Computer game teaches kids how to deal with dogs

A software program designed to teach kids how to interact safely with dogs does teach valuable lessons, a new study has claimed.

However, children have trouble translating their computer learning into real-world situations with a live dog.  According to David Schwebel from the University of Alabama, part of the problem is that kids are active and unpredictable, and can stress out dogs. But another dog-bite risk is an issue of child development.

Before the age of 4 or so, children don’t understand that other people and animals have thoughts and desires different from their own. So when a child sees a sleeping dog and wants to pull its ears, that kid can’t comprehend that the dog might not be in the mood for ear-pulling. To try to teach kids how to properly interact with their pets, the nonprofit organization The Blue Dog Trust developed an interactive computer game called ‘The Blue Dog’.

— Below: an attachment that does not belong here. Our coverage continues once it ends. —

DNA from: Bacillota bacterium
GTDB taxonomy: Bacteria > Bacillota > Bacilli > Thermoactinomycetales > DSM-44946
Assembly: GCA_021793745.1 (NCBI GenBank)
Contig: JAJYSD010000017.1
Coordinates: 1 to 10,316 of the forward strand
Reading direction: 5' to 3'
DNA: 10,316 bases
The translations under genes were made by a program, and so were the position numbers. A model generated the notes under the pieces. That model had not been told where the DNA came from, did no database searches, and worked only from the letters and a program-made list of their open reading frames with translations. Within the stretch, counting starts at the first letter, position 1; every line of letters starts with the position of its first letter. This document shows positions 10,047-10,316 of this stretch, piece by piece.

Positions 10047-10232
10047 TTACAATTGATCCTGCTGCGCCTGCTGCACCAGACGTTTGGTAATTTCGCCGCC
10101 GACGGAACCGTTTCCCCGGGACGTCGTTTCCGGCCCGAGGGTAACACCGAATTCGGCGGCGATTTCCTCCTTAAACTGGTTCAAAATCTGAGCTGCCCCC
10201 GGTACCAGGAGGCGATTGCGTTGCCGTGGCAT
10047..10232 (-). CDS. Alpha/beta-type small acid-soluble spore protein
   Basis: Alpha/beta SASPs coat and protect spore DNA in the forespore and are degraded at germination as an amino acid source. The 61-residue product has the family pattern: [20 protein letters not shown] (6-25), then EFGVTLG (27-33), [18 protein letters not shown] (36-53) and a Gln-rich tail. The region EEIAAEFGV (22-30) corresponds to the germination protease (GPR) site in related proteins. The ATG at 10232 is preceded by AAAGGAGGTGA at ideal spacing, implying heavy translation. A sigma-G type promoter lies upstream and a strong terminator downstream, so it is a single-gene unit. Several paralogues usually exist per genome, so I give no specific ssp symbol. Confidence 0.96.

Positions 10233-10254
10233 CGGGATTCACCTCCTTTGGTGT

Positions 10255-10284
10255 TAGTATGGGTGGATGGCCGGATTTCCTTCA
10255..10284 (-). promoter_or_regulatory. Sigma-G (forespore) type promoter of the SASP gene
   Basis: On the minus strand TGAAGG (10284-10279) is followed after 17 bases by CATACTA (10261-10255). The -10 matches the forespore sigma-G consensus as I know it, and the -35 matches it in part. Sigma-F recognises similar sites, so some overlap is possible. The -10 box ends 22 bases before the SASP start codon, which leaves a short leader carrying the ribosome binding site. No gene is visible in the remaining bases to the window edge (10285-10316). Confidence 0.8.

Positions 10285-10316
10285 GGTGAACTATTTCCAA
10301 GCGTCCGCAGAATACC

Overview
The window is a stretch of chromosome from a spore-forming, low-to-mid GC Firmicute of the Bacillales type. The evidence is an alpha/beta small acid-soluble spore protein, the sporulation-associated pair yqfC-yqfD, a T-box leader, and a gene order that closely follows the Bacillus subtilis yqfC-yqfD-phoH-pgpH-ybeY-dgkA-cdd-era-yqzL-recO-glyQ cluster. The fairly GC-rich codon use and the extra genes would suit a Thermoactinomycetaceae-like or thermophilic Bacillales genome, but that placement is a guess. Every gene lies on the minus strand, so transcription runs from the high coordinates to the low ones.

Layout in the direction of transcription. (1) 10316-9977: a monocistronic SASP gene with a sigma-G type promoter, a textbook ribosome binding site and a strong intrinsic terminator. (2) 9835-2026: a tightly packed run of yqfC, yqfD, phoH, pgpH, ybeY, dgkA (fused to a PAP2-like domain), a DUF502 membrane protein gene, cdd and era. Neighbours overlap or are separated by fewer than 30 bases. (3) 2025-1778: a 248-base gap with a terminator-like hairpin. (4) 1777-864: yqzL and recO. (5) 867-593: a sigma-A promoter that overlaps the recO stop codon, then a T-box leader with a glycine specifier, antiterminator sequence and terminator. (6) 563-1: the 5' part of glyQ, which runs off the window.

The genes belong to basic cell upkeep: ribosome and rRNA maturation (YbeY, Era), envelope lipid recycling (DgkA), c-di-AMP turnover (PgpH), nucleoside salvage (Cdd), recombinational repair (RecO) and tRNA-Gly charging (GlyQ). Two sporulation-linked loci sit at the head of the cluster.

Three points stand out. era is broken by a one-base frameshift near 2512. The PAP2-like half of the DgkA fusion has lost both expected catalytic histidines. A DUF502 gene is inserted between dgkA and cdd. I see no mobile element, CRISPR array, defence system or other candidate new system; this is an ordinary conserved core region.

The game sets up animated scenarios where kids can choose whether to play with a dog that is napping, eating or otherwise indisposed. If the kids make the unsafe choice, sneaking up on a dog during dinnertime, for example, the dog will growl and bark.

All the kids got bolder in interacting with the dog, regardless of which computer game they’d played, possibly because nothing bad had happened the first time they played with a dog in the psychology lab.

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